German Roaches

The German cockroach (Blatella germanica) is a small species of cockroach with lengths of less than one inch. They possess wings though they don’t fly. It varies in color from tan to almost black and is a domestic pest. Regularly mistaken for the Asian cockroach, it differs in the ability of the Asian specie to fly. Recent research have shown that they originated from Southeast Asia.

Life Cycle

German roaches are the fastest reproducing domestic cockroaches. It typically takes the German roach 50-60 days to move from egg to reproductive adult. Reproduction is complex. The fertilized female develops as ootheca in her abdomen which houses the eggs. About 24 hours after the ¼ inch eggs are released, 3mm long black nymphs emerge and undergo 6 or 7 instars before reaching maturity. As many nymphs die during ecdysis, the survivors eat the carcasses as they grow.

Economic Importance

German roaches are voracious eaters. And as omnivorous scavengers, they are attracted to many things in the home from Meat, Starch, sugars and fatty food. When there is food shortage, they attack other household items like clothes, soap and toothpaste. In extreme situations, they attack one another and chew on the legs and wings.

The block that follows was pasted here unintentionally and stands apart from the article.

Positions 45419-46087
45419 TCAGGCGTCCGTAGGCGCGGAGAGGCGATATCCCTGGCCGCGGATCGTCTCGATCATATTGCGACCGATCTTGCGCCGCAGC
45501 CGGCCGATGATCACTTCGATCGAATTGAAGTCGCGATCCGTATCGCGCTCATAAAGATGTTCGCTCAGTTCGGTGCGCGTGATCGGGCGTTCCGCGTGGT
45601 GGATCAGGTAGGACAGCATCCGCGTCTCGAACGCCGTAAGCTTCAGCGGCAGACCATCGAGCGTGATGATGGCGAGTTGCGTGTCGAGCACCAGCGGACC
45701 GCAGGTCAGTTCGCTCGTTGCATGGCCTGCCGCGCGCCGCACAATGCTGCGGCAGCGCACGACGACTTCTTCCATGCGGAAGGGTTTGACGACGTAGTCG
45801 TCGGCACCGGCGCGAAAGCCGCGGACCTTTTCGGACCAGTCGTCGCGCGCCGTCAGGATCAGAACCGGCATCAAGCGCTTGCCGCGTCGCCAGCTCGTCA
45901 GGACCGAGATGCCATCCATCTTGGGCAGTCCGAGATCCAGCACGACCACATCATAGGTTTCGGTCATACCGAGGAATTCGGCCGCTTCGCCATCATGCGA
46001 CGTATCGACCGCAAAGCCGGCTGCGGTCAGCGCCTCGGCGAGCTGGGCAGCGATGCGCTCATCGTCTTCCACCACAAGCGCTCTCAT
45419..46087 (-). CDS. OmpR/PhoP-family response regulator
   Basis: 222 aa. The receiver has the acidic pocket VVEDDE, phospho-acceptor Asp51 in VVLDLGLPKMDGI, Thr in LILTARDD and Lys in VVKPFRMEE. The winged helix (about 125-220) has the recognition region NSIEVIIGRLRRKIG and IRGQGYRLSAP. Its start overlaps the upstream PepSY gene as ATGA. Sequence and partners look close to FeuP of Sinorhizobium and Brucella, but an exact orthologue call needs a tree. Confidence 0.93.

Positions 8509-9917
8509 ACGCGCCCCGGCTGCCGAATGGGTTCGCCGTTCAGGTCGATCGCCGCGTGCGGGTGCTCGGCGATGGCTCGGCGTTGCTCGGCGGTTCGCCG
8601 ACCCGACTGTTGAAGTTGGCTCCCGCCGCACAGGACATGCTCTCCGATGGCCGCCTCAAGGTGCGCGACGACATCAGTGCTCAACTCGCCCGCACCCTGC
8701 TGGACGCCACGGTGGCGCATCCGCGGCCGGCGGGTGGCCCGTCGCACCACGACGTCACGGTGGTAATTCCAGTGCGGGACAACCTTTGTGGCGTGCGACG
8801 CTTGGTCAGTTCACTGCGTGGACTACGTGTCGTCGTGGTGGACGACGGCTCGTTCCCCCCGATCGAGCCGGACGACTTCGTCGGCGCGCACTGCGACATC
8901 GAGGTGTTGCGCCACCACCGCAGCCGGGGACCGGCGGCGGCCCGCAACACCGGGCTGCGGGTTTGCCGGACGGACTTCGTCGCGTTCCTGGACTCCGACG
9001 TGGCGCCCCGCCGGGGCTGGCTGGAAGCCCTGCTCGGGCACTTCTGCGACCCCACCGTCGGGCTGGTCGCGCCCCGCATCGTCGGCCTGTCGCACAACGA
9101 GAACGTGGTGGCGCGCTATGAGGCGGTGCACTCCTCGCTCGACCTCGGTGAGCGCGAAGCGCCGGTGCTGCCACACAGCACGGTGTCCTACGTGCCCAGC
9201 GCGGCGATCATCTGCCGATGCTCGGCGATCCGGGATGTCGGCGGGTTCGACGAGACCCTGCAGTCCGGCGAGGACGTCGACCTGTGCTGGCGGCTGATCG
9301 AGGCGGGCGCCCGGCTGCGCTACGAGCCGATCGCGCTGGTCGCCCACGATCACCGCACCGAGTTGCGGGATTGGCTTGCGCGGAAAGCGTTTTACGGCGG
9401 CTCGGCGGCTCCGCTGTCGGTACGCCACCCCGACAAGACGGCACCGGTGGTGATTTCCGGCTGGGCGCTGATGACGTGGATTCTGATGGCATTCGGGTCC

They are averse to cold and take shelter in human settlements. Despite this, they have been found as far north as Alert, Nunavut and far south as Patagonia. They exist on all continents apart from Antarctica. They are nocturnal.

Elimination and Control

They are very resilient to elimination as they have prolific reproduction with short reproductive cycle and quick sexual maturation. They also do not have natural predators and have adapted resistance to some chemical pesticides.
Apart from regular pesticides, use of insect growth regulators prevent molting and maturation of roaches. Likewise caulking baseboards and around pipes inhibit their travel within buildings.

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